Nurse draws on decades in ICU to bring grisly wounds to life
In a one-hour window at Harborview Medical Center, Maria Paulsen moves between gurneys of five people with apparently serious wounds – from a motorcycle crash, a car crash, a gunshot, a stabbing and a burn.
She’s not providing lifesaving care, but giving instruction and applying theatrical makeup to create the unsettlingly vivid injuries.
The seeming victims are volunteers, mostly medical and nursing students, who role-play in 10 classes a year that Paulsen runs for physicians.
“We’re teaching Advanced Trauma Life Support. It’s a course required every four years for any physician who works in an emergency room or who might treat trauma patients at a smaller hospital,” said Paulsen, a registered nurse.
The job she took five years ago, Trauma Outreach Education Coordinator, came with bags of body paint, powdery rouges, topical glue-ons and applicators. Paulsen was unfamiliar with moulage, the art of creating mock injuries, but took to it with zeal and with decades of hands-on experience with the real thing.
“After working in the ICU for 25 years, I know what wounds look like,” she said. “It bothers me if moulage does not look real. My predecessor had left a bunch of grease-based makeup that was hard to get on and off and I didn’t like the effect of it. So I went to a costume and display store and asked them what I needed.
“I’ve evolved and now I like my effect. It’s pretty good,” she allowed.
With three shades of rouge, Paulsen can buff up a convincing bruise in a minute. Her go-to product is "Fresh Scab," a quick-drying purplish gelatin that, sprayed with a little fake blood, makes a disturbingly real laceration. She mostly eschews putties and formed latex “skins” with bones and whatnot protruding. They look terrific but require more prep time than she typically has.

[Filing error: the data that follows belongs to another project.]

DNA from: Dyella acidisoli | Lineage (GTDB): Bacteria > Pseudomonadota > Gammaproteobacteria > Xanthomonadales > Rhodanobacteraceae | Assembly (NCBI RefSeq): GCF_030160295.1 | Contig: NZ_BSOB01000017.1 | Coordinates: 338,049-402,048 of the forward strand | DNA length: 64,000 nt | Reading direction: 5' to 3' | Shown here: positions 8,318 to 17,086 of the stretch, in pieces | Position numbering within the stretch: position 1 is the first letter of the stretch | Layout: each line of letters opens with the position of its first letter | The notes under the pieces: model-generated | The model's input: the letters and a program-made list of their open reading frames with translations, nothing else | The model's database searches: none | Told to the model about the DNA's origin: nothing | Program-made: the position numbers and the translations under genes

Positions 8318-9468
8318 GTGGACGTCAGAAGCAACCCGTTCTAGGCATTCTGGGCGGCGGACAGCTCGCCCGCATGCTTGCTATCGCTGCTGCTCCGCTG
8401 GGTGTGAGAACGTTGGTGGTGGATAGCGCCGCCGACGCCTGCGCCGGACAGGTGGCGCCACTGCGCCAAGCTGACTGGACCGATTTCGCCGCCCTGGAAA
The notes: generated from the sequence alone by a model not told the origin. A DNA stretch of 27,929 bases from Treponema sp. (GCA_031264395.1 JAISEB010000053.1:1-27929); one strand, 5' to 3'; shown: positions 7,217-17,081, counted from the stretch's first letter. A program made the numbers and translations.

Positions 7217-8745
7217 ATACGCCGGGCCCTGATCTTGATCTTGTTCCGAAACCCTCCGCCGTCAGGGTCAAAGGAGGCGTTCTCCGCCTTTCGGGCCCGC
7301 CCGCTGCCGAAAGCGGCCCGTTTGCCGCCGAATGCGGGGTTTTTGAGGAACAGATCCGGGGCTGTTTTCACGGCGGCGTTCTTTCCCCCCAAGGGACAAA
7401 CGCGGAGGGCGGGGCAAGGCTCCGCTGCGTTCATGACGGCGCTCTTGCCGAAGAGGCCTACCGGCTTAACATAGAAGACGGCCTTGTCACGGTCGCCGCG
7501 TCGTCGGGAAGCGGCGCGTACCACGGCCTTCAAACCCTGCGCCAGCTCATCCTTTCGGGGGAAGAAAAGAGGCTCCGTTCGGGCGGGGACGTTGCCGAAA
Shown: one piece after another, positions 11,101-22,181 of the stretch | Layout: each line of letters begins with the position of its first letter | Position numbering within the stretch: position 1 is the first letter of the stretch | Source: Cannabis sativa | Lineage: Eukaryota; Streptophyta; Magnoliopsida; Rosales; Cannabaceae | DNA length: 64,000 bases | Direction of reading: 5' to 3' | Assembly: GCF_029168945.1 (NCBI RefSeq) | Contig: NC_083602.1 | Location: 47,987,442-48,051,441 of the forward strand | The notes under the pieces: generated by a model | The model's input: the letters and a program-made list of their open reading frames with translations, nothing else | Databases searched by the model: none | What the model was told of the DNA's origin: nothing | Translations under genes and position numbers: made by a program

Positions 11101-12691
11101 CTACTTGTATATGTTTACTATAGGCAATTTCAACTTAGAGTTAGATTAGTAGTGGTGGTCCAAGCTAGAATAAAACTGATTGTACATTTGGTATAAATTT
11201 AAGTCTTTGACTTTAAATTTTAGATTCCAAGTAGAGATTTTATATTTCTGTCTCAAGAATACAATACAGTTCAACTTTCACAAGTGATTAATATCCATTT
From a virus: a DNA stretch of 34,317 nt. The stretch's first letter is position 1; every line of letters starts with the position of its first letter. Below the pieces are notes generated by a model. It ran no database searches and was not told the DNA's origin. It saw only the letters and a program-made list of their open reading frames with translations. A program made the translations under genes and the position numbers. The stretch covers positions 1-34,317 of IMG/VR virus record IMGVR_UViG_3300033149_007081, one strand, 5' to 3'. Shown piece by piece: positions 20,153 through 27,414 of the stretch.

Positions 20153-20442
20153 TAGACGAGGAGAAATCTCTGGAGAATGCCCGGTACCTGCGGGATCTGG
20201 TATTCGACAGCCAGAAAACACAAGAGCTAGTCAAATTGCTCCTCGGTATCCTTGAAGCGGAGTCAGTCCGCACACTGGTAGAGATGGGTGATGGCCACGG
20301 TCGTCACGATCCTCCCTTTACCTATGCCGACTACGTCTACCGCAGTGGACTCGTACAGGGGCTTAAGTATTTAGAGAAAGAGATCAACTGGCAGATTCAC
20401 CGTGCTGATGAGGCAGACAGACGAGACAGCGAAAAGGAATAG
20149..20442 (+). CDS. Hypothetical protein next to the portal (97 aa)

Part of the life-support classes involves physicians, one at a time, being graded on their responsiveness at individual skills stations – the five mock patients. An instructor briefly introduces a scenario, for instance: “Your patient was in a car accident and thrown through the windshield and just brought here by the medics. You have no surgeon and no CT scan.”
As Paulsen described, the physician walks into the room and “it’s like they’re in the ER. The moulage patient is on the gurney and he’s got a cervical collar on and oxygen going and we spray his face with glycerin water so it looks like he’s sweating. There are injuries, some visible and some not, and the physician must survey the patient appropriately and begin care.”
Mock patients are not only made up, they also have been instructed to add physical behaviors if the physician overlooks an injury or is too slow. For example, someone with a bullet wound to the neck might start gasping if airway isn’t quickly secured.
In a storage closet where Paulsen keeps her kit, she nods to a medical mannequin. Today’s mannequins are high-tech, remotely operated marvels that can simulate giving birth and other extraordinary effects.
Yet moulage on a wheezing or writhing person, she said, makes for an experience that no mannequin can match.
“The thing about the moulage victims is, the more realistic they are, the more real the situation is for the physician being tested. It brings physicians into the experience.”
Paulsen coordinates courses for advanced burn and advanced trauma care. Interested physicians should email her. Harborview and Airlift Northwest will host a trauma conference for healthcare professionals in September 2015.